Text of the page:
A Camp Pendleton Marine who took part in the U.S. Capitol breach on Jan. 6, 2021 was sentenced Tuesday to four years of probation and 279 hours of community service, with each hour representing every Marine killed or wounded in the Civil War.
Micah Coomer pleaded guilty in U.S. District Court in Washington D.C. to a misdemeanor count of parading, demonstrating or picketing in a Capitol building.
Coomer was 21 years old at the time he and two other active-duty Marines entered the Capitol on Jan. 6.
Among Coomer’s co-defendants, Dodge Hellonen was sentenced Monday to the same probation and community service terms as Coomer, while Joshua Abate is slated to be sentenced on Wednesday.
Prosecutors wrote in a sentencing memorandum that Coomer and his co-defendants “joined with other rioters in provocative chants which further riled up the mob and was a rallying cry to continue the riot” and “were inside the Rotunda when other rioters engaged in aggressive physical skirmishes with police.”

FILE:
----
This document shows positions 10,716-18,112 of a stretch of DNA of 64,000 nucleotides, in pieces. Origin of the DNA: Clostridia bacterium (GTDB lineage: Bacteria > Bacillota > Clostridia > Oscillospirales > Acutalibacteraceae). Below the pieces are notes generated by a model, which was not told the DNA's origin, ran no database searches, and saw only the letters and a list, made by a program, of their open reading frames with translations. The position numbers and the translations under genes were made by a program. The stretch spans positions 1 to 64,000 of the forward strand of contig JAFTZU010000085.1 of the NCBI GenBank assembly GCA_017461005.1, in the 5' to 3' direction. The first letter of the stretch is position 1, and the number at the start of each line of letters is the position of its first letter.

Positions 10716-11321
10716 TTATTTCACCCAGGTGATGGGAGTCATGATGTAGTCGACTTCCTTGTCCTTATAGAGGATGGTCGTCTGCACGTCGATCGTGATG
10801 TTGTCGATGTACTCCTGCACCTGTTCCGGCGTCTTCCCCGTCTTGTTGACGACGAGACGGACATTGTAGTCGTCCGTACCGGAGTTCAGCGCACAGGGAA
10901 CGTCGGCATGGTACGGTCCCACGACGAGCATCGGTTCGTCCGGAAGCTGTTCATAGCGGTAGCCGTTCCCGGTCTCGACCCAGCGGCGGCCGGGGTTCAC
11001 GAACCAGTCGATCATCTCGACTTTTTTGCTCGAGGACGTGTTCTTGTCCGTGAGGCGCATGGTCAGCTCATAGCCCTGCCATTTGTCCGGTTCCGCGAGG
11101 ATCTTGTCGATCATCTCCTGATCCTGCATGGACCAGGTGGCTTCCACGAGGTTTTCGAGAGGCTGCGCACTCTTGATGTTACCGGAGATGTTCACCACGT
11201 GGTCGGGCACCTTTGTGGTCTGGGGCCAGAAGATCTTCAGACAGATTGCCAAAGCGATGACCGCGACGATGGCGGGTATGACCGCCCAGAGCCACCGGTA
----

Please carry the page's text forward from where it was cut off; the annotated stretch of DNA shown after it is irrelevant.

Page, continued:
Coomer later made statements on social media that he was “[g]lad to be apart [sic] of history” and said he was “waiting for the boogaloo” which he explained to another social media user meant “Civil war 2,” according to the memorandum.
Coomer was arrested this January at the NCIS office in Oceanside and pleaded guilty in April.
Prosecutors, who sought a 30-day custodial sentence for Coomer, wrote in their papers that “Coomer’s post-Jan. 6 statement that he was hoping for a second civil war to topple what he viewed as a ‘corrupt’ government was deeply ominous given that his military training and access to military weapons would make him a particularly effective participant in such a war against the government.”
Regarding all three Marines, prosecutors wrote “While defendants’ military service is laudable, it renders their conduct on Jan. 6 all the more troubling.”
A defense attorney for Coomer, Phillip Stackhouse, wrote in a sentencing memorandum that Coomer and his two friends followed others into the Capitol. The memorandum describes his social media messages as “reeking of bluster and perceived swagger — and he is embarrassed by them and remorseful.”
City News Service contributed to this article.